Background: The behavior of animals is intricately linked to the environment; a relationship that is often studied in laboratory conditions by using environmental perturbations to study biological mechanisms underlying the behavioral change. Methods: This study pertains to two such well-studied and well-replicated perturbations, i.e., stress-induced anxiogenesis and Toxoplasmagondii -induced loss of innate fear. Here, we demonstrate that behavioral outcomes of these experimental manipulations are contingent upon the ambient quality of the wider environment where animal facilities are situated. Results: During late 2014 and early 2015, a building construction project started adjacent to our animal facility. During this phase, we observed that maternal separation stress caused anxiolysis, rather than historically observed anxiogenesis, in laboratory rats. We also found that Toxoplasma gondii infection caused an increase, rather than historically observed decrease, in innate aversion to predator odors in rats. Conclusion: These observations suggest that effects of stress and Toxoplasma gondii are dependent on variables in the environment that often go unreported in the published literature.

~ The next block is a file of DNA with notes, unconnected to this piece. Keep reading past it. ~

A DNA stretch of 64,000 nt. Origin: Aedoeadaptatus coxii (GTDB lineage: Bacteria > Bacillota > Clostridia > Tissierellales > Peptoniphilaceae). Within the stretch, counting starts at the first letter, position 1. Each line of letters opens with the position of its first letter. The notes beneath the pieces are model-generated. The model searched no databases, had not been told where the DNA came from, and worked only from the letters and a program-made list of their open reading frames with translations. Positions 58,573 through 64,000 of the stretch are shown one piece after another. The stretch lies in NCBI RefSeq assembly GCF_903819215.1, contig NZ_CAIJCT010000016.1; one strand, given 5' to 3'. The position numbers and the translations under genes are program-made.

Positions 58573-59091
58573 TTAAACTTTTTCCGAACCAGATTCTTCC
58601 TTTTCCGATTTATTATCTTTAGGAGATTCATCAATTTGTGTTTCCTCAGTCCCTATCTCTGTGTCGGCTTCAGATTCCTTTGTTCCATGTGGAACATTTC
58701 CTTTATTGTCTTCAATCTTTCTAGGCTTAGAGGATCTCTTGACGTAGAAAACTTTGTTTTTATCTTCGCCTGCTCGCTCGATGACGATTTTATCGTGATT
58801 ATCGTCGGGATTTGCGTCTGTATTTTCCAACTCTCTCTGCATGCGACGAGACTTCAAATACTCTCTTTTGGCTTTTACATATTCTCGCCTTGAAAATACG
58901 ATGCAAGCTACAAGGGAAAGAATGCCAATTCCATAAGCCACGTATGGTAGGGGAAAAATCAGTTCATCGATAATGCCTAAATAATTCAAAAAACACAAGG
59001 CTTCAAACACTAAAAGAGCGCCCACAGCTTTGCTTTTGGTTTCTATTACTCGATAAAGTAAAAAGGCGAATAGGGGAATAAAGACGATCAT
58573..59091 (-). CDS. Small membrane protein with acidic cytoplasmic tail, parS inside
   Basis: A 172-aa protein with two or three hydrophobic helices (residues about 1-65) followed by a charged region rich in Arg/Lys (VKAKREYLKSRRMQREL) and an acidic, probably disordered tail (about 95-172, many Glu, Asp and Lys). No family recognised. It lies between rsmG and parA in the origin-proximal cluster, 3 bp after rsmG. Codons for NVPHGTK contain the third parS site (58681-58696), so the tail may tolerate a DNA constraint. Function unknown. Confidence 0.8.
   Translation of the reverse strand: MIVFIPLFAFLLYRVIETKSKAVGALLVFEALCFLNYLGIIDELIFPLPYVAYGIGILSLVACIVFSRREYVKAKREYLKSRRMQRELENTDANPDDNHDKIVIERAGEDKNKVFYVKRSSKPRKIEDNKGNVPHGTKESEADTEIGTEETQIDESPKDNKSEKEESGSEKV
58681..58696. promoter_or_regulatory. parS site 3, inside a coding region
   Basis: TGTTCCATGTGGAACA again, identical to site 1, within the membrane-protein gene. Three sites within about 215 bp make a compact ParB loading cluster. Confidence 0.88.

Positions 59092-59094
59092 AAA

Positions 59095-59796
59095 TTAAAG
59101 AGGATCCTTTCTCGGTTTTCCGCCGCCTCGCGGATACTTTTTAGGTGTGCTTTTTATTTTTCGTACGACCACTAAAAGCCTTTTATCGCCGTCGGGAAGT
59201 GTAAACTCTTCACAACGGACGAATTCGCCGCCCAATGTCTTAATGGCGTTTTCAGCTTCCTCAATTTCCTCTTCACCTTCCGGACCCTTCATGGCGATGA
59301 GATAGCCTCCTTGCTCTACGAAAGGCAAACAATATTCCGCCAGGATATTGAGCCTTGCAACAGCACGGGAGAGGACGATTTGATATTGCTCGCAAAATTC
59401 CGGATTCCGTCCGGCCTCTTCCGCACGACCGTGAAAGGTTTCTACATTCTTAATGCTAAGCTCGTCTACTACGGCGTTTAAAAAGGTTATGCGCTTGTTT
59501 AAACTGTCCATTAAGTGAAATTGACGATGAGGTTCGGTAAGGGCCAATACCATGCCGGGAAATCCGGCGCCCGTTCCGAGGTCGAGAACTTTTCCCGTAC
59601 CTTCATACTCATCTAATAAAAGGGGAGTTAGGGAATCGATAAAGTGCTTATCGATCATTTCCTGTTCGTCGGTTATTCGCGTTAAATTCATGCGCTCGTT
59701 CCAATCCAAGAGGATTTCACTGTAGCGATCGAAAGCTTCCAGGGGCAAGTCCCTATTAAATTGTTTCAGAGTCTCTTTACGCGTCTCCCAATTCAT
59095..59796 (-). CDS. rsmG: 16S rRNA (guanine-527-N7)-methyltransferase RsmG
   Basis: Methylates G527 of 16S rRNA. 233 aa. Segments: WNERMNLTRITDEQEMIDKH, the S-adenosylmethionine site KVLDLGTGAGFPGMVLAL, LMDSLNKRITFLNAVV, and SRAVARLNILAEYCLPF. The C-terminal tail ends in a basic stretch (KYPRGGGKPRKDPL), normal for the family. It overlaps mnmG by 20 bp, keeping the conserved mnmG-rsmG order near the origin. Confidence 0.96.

Keywords: anxiety; construction; fear; housing environment; replicability.